What mattered most at UFC 275 at Singapore Indoor Stadium in Singapore? Here are a few post-fight musings…
1. Jiri Prochazka’s title potential:
There’s no doubt: [autotag]Jiri Prochazka:[/autotag] deserves to be the new UFC light heavyweight champion. He went through hell against Glover Teixeira and somehow found a way to win by securing a rear-naked choke with just 28 seconds left in Round 5.
It was an outstanding finish to an instant classic fight, and Prochazka (29-3-1 MMA, 3-0 UFC) showed his mettle by overcoming some true adversity to net the second latest title-fight stoppage in UFC history. The fact that Prochazka was able to take Teixeira’s best stuff and kept trucking to find a way to win is the sign of a true champion, and no one can say this man did not work for it.
In the span of just three UFC fights, Prochazka has firmly established himself as one of the most exciting fighters on the roster. It’s hard not to wonder how many times he’ll be able to push his luck and get away with it, and Prochazka seems to be well aware of that reality.
After lambasting his own “horrible performance” at the post-fight press conference, Prochazka made it clear that he understands he needs to be more calculated. That’s easier said than done, though, since his high-risk style is clearly effective.
Prochazka will need to strike a balance of some kind if he wants to keep the strap for the long-term, however, because some of the opponents he has on the horizon could very well take advantage of the openings he frequently presents.
It’s a matter of when, not if, should he continue down this current path. But if he does some minor clean-ups to his approach, we’re looking at someone who could join the likes of Jon Jones, Daniel Cormier and Chuck Liddell in the lineage of great 205-pound champs.
2. Fight IQ costs Glover Teixeira:
Glover Teixeira after his loss at UFC 275. (Photo by Yong Teck Lim / Getty Images)
The fears I just expressed about Prochazka’s reign just came to life for: [autotag]Glover Teixeira:[/autotag], and it cost him his title. This result is going to be nightmare fuel for the Brazilian.
Teixeira (33-8 MMA, 16-6 UFC) entered Round 5 of his epic clash with Prochazka ahead on two of three judges’ scorecards, only for him to make a series of fatal errors down the stretch that allowed him to fall into position to be submitted for the first time in his illustrious 20-year career.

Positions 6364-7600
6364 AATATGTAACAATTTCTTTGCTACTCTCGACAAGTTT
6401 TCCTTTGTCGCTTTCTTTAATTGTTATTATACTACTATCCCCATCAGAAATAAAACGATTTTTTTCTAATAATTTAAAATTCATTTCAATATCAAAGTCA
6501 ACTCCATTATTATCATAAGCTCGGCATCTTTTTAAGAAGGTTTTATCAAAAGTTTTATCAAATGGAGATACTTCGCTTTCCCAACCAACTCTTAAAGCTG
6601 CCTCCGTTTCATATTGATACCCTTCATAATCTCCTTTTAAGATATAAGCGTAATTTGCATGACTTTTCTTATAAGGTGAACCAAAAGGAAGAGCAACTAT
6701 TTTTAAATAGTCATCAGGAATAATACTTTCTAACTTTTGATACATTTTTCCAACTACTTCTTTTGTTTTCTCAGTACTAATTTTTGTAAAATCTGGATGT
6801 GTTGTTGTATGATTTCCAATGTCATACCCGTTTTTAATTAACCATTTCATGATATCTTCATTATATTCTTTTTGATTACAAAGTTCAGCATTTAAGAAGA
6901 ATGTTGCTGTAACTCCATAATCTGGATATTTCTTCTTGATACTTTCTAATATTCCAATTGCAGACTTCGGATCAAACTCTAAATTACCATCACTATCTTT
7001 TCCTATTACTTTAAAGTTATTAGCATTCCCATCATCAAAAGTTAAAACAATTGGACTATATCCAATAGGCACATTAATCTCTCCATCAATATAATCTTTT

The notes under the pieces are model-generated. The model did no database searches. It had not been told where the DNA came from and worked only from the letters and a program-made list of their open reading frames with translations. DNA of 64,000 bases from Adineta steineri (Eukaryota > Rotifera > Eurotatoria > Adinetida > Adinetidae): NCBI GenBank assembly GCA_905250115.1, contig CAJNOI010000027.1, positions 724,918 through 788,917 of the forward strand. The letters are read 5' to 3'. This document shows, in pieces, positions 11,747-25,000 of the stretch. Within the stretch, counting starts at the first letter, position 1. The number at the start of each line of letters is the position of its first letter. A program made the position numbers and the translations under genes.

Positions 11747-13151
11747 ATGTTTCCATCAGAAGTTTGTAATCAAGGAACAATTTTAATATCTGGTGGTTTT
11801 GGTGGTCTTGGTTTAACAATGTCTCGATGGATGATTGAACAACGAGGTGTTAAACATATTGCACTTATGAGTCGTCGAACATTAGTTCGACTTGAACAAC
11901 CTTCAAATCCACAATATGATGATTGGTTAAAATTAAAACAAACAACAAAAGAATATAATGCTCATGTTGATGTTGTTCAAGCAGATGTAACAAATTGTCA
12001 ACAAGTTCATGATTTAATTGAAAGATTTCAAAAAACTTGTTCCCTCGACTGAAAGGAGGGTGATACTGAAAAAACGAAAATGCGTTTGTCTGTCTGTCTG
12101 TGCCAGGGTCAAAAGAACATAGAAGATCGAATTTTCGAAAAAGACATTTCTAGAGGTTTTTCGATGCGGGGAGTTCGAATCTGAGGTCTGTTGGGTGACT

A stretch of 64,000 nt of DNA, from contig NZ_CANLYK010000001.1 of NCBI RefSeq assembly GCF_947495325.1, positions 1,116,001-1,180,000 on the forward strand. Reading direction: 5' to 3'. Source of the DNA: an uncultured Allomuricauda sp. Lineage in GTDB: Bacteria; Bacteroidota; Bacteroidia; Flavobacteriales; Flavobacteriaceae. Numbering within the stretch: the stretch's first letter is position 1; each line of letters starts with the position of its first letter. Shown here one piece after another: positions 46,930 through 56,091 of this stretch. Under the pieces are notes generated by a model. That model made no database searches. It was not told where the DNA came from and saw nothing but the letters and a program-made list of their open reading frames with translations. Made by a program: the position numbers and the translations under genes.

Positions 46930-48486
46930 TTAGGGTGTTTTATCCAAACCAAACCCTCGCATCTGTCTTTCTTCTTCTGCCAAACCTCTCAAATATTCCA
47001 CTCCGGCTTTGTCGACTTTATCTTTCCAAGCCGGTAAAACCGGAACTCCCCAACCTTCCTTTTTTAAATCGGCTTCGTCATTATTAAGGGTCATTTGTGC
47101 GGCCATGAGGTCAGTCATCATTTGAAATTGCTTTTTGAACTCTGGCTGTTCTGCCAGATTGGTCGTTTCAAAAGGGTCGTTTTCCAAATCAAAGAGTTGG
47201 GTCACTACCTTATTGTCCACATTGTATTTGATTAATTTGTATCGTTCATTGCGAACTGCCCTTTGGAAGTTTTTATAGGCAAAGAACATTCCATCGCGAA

After hurting Prochazka with a hard series of punches early in the final frame, Teixeira inexplicably jumped for a guillotine choke that his opponent quickly escaped and ultimately turned the tide to get the win. If Teixeira had kept punching in the moment, it’s reasonable to believe he’d still have the belt in his possession, but that’s the cruel element of this sport and also a reason why we love it so much.
It’s admirable that Teixeira did not hesitate to tell Daniel Cormier in his post-fight interview that he’ll be back to make a run to regain the belt. However, there are some legitimate concerns about whether a fight like Teixeira just had would change the 42-year-old long term.
Whatever Teixeira lost from himself inside that octagon at the expense of our entertainment is not something he can gain back. That’s both scary and sad. I’ve been wrong about Teixeira’s capabilities on several instances before, so perhaps he comes back stronger than ever. But these concerns run deeper than just questions about a bad stylistic matchup.
3. Did Valentina Shevchenko lose to Taila Santos?
Jun 12, 2022; Singapore, SIN; Valentina Shevchenko (red gloves) reacts after the fight against Taila Santos (blue gloves) during UFC 275 at Singapore Indoor Stadium. Mandatory Credit: Paul Miller-USA TODAY Sports:
[autotag]Valentina Shevchenko:[/autotag] seems a whole lot more certain than the rest of the world that she clearly beat Taila Santos. And her case is pretty legit, honestly.
There’s no doubt that Santos (19-2 MMA, 4-2 UFC) presented Shevchenko (23-3 MMA, 12-2 UFC) with a challenge she’d yet to see as UFC women’s flyweight champion. The Brazilian pushed “Bullet,” but the more I reflect and view the fight back, the more I convince myself that we’ve been so accustomed to seeing Shevchenko hardly break a sweat that the mere sight of her in bad spots makes us think the situation was worse than it was.